King's Business - 1913-07



the properties used for evil purposes in the city were owned by Christian men. The trails that were followed ran in directions that would have deterred less courageous or less pur­ poseful crusaders. Yet there seemed to be no power in all Atlanta that could balk or make to swerve aside this relentless crusade. As may be surmised, it was quickly found that it had been the part of wisdom to contract for advertising space. The newspapers of no city could be counted upon to follow editorially and disinterestedly such a path as the Men and Religion commit­ tee pursued. By the use of advertising space, the message was put in the con­ trol of the committee itself. It be­ longed absolutely to the men who had paid for it. Nobody could censor it. There was no newspaper owner with possible property interests to edit it and no big advertiser to influence it. This experiment revealed in strik­ ing fashion a new instrument of democracy — the paid statement, through advertising columns, of truth that should reach the people. The Men and Religion commitee might have conferred until its members were deaf and doddering with public offi­ cials and politicians, and not have ac­ complished one-half that was wrought by direct appeal to the consciences of the people. There was no way of answering, avoiding or diverting the tremendous truths told week by week in these display advertisements, which naturally came to be the first part of the paper to which thousands of read­ ers turned every day. Contrary to the prediction of the northern wiseacre, the southern peo­ ple did not revolt from this plain statement of truth. They were s t u n g by it and stirred and stimulated. They quickly revealed “a new conscience” upon “ancient evil,” as Jane Addams's happy phrase has it. The advertise-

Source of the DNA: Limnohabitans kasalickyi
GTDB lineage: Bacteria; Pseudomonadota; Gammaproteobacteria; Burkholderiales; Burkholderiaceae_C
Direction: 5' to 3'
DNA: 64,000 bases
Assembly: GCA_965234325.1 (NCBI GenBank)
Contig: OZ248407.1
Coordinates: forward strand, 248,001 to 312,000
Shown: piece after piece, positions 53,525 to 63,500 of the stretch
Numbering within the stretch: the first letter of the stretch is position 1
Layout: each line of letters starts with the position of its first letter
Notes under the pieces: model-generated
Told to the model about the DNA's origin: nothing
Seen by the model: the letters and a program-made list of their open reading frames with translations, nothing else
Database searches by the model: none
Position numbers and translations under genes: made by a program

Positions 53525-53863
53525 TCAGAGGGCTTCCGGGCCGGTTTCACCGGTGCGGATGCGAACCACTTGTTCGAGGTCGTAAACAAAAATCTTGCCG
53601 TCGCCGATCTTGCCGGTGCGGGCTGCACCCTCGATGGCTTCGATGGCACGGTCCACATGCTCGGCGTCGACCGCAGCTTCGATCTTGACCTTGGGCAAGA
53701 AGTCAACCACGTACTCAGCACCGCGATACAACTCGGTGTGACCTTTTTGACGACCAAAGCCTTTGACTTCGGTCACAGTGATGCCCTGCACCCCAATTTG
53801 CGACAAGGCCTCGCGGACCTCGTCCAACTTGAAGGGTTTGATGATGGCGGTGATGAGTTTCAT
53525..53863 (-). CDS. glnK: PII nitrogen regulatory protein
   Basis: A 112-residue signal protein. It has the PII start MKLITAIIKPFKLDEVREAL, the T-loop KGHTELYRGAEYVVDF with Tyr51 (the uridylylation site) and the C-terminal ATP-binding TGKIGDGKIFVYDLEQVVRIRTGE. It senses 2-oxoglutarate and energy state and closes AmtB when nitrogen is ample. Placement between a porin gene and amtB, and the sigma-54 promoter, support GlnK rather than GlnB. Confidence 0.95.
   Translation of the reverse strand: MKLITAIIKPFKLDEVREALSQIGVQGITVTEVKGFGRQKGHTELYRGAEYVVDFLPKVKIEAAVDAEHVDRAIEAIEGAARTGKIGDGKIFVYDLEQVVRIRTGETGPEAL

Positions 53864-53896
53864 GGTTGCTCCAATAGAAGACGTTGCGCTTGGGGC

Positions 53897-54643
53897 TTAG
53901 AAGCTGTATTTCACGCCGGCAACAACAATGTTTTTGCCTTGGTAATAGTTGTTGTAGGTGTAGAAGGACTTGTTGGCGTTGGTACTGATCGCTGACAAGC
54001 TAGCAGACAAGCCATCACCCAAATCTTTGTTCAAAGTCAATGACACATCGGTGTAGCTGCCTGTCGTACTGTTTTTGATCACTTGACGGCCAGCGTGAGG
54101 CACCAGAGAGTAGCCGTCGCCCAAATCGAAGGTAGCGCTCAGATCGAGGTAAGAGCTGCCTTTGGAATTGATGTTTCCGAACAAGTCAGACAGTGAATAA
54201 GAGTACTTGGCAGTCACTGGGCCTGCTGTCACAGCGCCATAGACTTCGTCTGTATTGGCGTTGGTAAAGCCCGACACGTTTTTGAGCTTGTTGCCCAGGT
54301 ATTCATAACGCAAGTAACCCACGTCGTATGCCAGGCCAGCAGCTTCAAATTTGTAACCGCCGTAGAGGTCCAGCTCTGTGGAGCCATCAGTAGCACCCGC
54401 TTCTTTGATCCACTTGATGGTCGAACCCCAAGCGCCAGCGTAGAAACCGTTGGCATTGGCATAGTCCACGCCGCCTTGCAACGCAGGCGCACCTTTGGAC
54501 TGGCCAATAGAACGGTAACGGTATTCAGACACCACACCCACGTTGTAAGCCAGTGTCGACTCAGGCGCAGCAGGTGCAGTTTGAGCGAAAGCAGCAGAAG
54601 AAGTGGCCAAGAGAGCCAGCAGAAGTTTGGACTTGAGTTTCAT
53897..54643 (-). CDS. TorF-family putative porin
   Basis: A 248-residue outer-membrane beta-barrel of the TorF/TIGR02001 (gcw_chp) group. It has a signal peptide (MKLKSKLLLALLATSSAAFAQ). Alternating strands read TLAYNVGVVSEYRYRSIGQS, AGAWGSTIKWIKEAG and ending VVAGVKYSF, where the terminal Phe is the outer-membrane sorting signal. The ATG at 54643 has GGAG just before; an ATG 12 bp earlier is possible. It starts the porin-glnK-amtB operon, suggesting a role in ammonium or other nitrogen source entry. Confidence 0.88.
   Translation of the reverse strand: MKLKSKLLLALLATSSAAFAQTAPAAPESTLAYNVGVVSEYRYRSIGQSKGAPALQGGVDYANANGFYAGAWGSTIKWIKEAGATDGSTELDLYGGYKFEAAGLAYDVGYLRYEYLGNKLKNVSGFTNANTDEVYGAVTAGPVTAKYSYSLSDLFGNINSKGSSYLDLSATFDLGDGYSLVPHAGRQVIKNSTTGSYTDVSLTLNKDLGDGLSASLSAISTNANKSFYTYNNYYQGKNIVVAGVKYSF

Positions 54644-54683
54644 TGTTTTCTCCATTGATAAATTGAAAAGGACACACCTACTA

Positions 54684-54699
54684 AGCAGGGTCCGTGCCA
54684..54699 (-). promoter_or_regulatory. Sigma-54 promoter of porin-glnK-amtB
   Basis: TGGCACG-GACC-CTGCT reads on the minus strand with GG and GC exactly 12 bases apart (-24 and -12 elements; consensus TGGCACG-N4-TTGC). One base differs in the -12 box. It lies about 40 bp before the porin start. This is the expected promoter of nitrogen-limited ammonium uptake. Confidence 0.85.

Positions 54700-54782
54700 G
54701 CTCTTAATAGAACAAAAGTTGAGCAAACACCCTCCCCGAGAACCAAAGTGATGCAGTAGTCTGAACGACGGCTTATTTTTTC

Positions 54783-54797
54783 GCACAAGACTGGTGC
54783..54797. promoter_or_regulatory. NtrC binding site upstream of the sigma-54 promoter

vealed something of the serene assur­ ance of Scripture itself; they were un­ hurried and unannoyed. The calm confidence in which they were written was more terrifying than bluster. Evi­ dently the Christian forces of Atlanta, under the, direction of the Men and Religion Movement, had laid siege to the citadel of vice, and they possessed the needed guns and ammunition. Even the casual reader could see that there was, behind the written state­ ments, a legal mind and a soldier heart. Here was the Christian cru­ sader down to date. Each of the ad­ vertisements, until victory was as­ sured, ended with the confident words, “Atlanta should and will close the houses in our midst.” The men who used these advertise­ ments were speaking to the people of Georgia, with a power that no other series of messages had ever possessed, and they were plainly fearless. They went wherever the trail led them. It became necessary to point out the new and unstudied implications in the problem of the social evil. The wages of women workers were set forth in the advertising and a new duty laid upon the city’s Christian men. It is true that the world has been blunder­ ing along in chaotic fashion amid the new economic and social conditions. Now our prophets are facing the facts—all facts. The really startling appropriations of the Scripture quo­ tations used by the Atlanta men have stimulated many minds. Thus one ad­ vertisement bears the words of Nehe- miah, “Some of our daughters are brought into bondage already.” Social Conscience and Property Ownership A conspicuously Christian city, At­ lanta was yet shown to suffer from a sore lack of social conscience. Inves­ tigation showed that 50 per cent of

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